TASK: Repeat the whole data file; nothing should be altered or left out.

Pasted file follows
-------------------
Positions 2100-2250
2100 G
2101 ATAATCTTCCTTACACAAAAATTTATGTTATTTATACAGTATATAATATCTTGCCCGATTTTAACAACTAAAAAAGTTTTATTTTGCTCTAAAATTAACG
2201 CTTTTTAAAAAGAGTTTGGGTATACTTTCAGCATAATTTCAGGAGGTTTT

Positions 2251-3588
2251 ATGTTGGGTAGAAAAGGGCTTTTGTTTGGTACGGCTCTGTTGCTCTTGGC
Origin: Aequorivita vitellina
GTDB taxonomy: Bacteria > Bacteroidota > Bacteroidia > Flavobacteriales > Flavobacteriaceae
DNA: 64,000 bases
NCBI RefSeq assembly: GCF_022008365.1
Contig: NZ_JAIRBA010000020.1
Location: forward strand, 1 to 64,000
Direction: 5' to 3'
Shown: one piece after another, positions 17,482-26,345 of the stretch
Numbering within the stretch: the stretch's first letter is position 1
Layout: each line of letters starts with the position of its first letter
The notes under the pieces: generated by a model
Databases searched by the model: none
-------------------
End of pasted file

Positions 2100-2250
2100 G
2101 ATAATCTTCCTTACACAAAAATTTATGTTATTTATACAGTATATAATATCTTGCCCGATTTTAACAACTAAAAAAGTTTTATTTTGCTCTAAAATTAACG
2201 CTTTTTAAAAAGAGTTTGGGTATACTTTCAGCATAATTTCAGGAGGTTTT

Positions 2251-3588
2251 ATGTTGGGTAGAAAAGGGCTTTTGTTTGGTACGGCTCTGTTGCTCTTGGC
Origin: Aequorivita vitellina
GTDB taxonomy: Bacteria > Bacteroidota > Bacteroidia > Flavobacteriales > Flavobacteriaceae
DNA: 64,000 bases
NCBI RefSeq assembly: GCF_022008365.1
Contig: NZ_JAIRBA010000020.1
Location: forward strand, 1 to 64,000
Direction: 5' to 3'
Shown: one piece after another, positions 17,482-26,345 of the stretch
Numbering within the stretch: the stretch's first letter is position 1
Layout: each line of letters starts with the position of its first letter
The notes under the pieces: generated by a model
Databases searched by the model: none